So-called “farm-to-fork” strategy (or FTFS, already in effect for about three years) represents one of the central elements in the EU-wide and more general “green deal” program; whereas the agro-green strategy’s idea is to create a “fair, healthy and environmentally friendly food system” in the EU member states. In general, the FTFS offers a holistic approach to production, distribution and consumption of food, while also protecting biodiversity and natural ecosystems. Besides, the FTFS is supplemented by some additional strategies, e.g. concerning biodiversity and forestry.
Ideally, the FTFS is a modern opportunity to support millions of farmers and food-processing workers in the member states to adopt sustainable production methods and/or shift to eco-farming. It is all sensible and responsible approach, though, as the above mentioned EEB reporters noted: “there are still many loud, influential voices declaring it overly ambitious, unprofitable and detrimental to the interests of EU food producers and global trade”. These voices are largely coming from the agro-industry’s lobby, which calls to dilute and weaken the strategy as “misinformed, ill-conceived and self-serving”.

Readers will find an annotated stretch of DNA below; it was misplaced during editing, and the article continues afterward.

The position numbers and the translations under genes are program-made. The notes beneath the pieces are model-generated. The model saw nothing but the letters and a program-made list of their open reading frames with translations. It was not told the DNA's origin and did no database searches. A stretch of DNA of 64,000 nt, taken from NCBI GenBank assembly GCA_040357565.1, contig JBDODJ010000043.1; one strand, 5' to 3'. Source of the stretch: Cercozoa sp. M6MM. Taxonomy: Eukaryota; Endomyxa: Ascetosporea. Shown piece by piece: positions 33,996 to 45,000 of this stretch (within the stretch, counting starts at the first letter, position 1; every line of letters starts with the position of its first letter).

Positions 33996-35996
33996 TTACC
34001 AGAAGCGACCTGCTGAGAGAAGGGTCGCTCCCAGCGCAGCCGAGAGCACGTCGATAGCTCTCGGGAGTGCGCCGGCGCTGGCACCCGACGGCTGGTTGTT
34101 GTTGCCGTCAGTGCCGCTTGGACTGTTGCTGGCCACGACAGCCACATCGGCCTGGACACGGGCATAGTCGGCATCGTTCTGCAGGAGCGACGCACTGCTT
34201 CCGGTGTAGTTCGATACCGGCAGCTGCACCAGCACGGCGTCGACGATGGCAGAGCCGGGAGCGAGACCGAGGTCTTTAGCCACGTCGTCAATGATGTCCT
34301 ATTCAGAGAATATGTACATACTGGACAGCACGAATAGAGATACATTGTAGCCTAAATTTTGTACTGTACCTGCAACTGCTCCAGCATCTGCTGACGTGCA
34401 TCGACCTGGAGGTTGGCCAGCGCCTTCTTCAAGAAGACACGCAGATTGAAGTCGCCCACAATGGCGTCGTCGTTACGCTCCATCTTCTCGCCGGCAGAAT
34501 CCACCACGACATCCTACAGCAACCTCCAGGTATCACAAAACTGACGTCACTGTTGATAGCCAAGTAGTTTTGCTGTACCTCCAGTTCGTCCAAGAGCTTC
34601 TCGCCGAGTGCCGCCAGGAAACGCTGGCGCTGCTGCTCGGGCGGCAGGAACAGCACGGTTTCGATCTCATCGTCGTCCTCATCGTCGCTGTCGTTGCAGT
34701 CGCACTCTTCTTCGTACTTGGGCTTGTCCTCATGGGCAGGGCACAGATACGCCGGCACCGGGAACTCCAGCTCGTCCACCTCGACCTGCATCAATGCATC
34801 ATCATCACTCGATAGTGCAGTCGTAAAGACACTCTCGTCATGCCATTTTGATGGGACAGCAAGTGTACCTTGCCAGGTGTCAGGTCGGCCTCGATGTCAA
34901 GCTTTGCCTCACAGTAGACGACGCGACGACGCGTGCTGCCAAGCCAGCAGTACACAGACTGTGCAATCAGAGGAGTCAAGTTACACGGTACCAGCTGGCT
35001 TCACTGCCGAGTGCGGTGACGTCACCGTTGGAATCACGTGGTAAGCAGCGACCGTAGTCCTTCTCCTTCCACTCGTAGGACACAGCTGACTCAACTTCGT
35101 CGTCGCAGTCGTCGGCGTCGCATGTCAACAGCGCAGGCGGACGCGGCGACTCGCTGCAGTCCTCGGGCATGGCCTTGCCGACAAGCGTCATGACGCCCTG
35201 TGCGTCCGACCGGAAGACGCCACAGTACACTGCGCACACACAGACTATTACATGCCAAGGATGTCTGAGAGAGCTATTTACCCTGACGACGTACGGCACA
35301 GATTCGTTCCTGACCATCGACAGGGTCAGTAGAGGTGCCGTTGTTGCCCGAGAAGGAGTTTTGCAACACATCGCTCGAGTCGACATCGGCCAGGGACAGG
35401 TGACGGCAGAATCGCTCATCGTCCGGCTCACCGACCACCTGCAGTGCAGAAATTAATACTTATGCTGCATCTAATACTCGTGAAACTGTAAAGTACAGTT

There are numerous issues for agro-business in the member states to worry about in the coming years while implementing ambitious “green-agro” reform!